At the party, I had told Zara I wanted to talk to her alone. Sanam’s kitchen was the only quiet place we could find in the entire house.

‘You drunk-dialling me every week is bad enough, but how could you call my dad?’ Zara said.

‘I didn’t realise it. I searched for Lone on my phone and ended up dialling his number.’

‘And since he picked up, you felt it was okay to yell and abuse?’

   I avoided eye contact with her. I looked at all the party food kept in aluminium foil trays near the stove. Three days ago, too many drinks and an accidental call had meant Safdar Lone heard some wonderful abuses from his almost-had-been Rajasthani son-in-law. I had screwed up, and had no excuses. Still, I remained stupidly defiant.

She continued to stare at me. I smirked. Yes, I could smirk at Zara then.

I didn’t know how much this girl meant to me. Or that I would be pining for her years later.

However, at that time, stupid me couldn’t care less.

‘Your dad deserved it,’ I said.


‘Didn’t he threaten me and tell me to stop meeting you? I told you he called me at work.’

‘Did I stop meeting you? Did I, Keshav?’

‘No,’ I said sheepishly.

‘Didn’t I give you enough chances to think about what to do?’

‘Yes, but you have started avoiding me now.’

‘Because you have no answers for us. It’s better we stay away from each other then.’

‘Just like that?’

‘Not just like that. It’s hard. Super hard. Keshav Rajpurohit, I left that scholarship from MIT for you. Joined IIT just to be close to you. You think it is just like that for me?’

‘Oh, so now I am supposed to feel guilty? Give up my parents and God because you gave up a scholarship?’

‘I don’t like your tone, Keshav.’

‘I don’t care.’

‘Fine, then. I will go hang out with my friends. You are the one who pulled me aside.’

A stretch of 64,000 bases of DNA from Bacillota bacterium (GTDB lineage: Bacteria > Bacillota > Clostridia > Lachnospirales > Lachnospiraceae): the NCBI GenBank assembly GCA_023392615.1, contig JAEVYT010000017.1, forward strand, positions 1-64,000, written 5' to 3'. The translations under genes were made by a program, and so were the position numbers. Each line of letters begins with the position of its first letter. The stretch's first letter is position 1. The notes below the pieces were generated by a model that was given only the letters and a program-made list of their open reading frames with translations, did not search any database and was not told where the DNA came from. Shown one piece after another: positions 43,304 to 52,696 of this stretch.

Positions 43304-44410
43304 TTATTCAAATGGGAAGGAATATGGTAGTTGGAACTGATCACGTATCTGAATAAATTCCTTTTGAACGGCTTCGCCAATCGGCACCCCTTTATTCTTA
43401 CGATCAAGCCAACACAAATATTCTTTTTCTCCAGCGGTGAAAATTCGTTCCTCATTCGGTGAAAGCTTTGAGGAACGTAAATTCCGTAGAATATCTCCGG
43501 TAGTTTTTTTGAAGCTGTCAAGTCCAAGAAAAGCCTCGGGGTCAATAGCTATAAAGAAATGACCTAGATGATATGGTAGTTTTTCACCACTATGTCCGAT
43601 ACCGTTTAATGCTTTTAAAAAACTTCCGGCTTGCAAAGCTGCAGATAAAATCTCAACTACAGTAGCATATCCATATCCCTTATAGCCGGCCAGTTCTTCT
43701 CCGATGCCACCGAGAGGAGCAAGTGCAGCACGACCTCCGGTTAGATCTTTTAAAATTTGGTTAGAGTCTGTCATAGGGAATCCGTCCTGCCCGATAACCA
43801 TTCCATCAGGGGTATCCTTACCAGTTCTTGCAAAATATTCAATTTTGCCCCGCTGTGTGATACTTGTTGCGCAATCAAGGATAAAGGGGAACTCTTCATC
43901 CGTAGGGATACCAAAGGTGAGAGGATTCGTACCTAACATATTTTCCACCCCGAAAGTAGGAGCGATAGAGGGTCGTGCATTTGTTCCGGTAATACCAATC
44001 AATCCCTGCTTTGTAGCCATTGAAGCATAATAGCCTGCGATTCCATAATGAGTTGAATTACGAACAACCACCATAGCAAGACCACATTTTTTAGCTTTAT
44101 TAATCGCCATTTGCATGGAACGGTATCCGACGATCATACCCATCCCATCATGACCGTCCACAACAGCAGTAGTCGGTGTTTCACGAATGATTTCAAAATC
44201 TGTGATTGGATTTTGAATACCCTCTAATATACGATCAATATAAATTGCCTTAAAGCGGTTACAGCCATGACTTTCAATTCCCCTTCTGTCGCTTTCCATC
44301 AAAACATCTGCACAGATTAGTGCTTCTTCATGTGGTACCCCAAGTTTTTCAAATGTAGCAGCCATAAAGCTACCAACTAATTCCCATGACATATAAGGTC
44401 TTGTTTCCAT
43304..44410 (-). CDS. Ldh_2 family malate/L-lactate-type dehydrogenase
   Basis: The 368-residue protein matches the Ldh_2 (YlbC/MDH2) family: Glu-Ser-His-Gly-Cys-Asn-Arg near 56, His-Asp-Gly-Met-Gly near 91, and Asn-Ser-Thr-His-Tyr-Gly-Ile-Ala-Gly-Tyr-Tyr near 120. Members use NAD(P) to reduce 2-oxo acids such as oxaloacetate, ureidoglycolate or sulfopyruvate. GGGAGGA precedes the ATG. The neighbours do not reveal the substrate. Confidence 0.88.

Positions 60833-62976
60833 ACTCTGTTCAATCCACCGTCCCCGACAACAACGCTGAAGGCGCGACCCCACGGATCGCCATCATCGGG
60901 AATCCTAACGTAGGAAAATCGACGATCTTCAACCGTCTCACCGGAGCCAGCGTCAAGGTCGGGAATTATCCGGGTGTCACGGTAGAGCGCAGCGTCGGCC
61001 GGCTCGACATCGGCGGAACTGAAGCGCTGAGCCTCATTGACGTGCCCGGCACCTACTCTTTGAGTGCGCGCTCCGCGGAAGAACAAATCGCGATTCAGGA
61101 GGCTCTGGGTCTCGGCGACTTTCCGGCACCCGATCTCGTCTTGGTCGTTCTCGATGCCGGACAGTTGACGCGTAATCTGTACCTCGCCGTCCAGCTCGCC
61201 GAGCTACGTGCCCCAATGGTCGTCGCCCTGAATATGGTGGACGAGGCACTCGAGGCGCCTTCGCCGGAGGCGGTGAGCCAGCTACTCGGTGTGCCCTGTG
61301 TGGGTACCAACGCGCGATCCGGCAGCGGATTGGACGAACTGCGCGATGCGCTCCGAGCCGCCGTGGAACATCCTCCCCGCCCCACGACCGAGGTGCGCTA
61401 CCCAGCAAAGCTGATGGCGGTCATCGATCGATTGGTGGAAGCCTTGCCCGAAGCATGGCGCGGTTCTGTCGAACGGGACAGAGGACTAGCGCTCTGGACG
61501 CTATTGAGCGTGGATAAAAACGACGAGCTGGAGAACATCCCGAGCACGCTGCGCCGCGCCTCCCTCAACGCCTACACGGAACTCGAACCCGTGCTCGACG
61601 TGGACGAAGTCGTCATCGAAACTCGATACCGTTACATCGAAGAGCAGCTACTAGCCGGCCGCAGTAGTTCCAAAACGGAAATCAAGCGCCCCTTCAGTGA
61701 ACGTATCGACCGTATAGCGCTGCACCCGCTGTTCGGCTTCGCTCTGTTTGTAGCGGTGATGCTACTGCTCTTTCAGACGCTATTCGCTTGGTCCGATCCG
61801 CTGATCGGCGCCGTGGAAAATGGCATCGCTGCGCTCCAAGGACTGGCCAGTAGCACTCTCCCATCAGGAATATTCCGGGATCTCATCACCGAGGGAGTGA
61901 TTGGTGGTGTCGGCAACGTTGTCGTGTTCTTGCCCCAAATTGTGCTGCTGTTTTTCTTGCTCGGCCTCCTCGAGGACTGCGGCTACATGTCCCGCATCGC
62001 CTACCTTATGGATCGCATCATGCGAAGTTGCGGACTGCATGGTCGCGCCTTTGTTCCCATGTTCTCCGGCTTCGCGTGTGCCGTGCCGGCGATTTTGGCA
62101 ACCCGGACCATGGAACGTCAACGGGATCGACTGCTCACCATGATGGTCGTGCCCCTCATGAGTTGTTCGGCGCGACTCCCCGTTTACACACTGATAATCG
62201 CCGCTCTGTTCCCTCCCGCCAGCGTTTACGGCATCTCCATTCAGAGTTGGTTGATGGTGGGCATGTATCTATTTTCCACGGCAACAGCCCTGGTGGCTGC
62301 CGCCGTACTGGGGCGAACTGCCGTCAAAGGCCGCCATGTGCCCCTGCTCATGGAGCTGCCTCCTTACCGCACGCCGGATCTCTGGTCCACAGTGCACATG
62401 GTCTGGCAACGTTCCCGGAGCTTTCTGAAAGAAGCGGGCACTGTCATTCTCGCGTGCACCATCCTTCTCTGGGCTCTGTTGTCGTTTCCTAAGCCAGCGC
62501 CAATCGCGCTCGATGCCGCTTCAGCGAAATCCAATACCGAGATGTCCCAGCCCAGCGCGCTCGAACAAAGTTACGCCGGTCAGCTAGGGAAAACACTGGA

‘Go wherever.’

‘I am leaving. Keshav, I know it sounds kiddish. But can we, like, officially break up?’


‘We kind of have already. But, like, let’s be clear. From now on, no contact.’

‘Zara? Are you mad?’ I said.

‘I was mad. I’m coming to my senses now.’

‘I got drunk and called your dad. Big deal. What do you want me to do?

Say sorry? I will.’

Zara shook her head.

‘It’s not just that. It’s more. Anyway, no point going over it again. We are done. Bye.’

‘Zara,’ I called after her, but she had already left the kitchen to join her friends. At least on that day, I had too much pride and ego to go after her.

And, yes, she was right. I didn’t have answers. Just as I had no measure of how desperately I wanted to be with this girl.

Someone was shaking me by my shoulder.

‘I am never coming to pick you up like that again,’ Saurabh said, continuing to shake my shoulder, switching off the past videos playing in my mind.

‘Huh? Oh, Golu. You are here. You are my jaan, Golu.’ I ruffled his hair as I came back to my senses and the present moment.

Apparently, I had had a bill for ten whiskies at Social, which Saurabh

had paid for last night. One of the waiters had used my phone to dial his number when I passed out at my table.

‘I saw their conversations. Between Zara and Raghu. Full-on love,’ I said, as if that justified my alcoholic meltdown.

‘They were dating. Of course, they will have such conversations. When will you stop this Zara business?’

‘What will I stop? God only stopped it. I didn’t convert. That’s why he punished me. Took her away. Right when she wanted to get back.’

I felt like crying again. Saurabh noticed and spoke again.

‘Shut up. Take a shower. Teach your class. Move on,’ Saurabh said, a rare strictness in his voice.

‘Did you know, Prof. Saxena made an indecent proposal to Zara?’

‘Your IIT dean?’

‘Yeah, Zara’s guide. I have an email in which Zara says everything he did. I have to meet that bastard,’ I said.

I stood up and walked to the bathroom.

‘No meeting anyone,’ Saurabh screamed from behind. ‘Focus on work.’

‘I will finish my classes first, Golu. Relax,’ I said, splashing water from the tap on my face.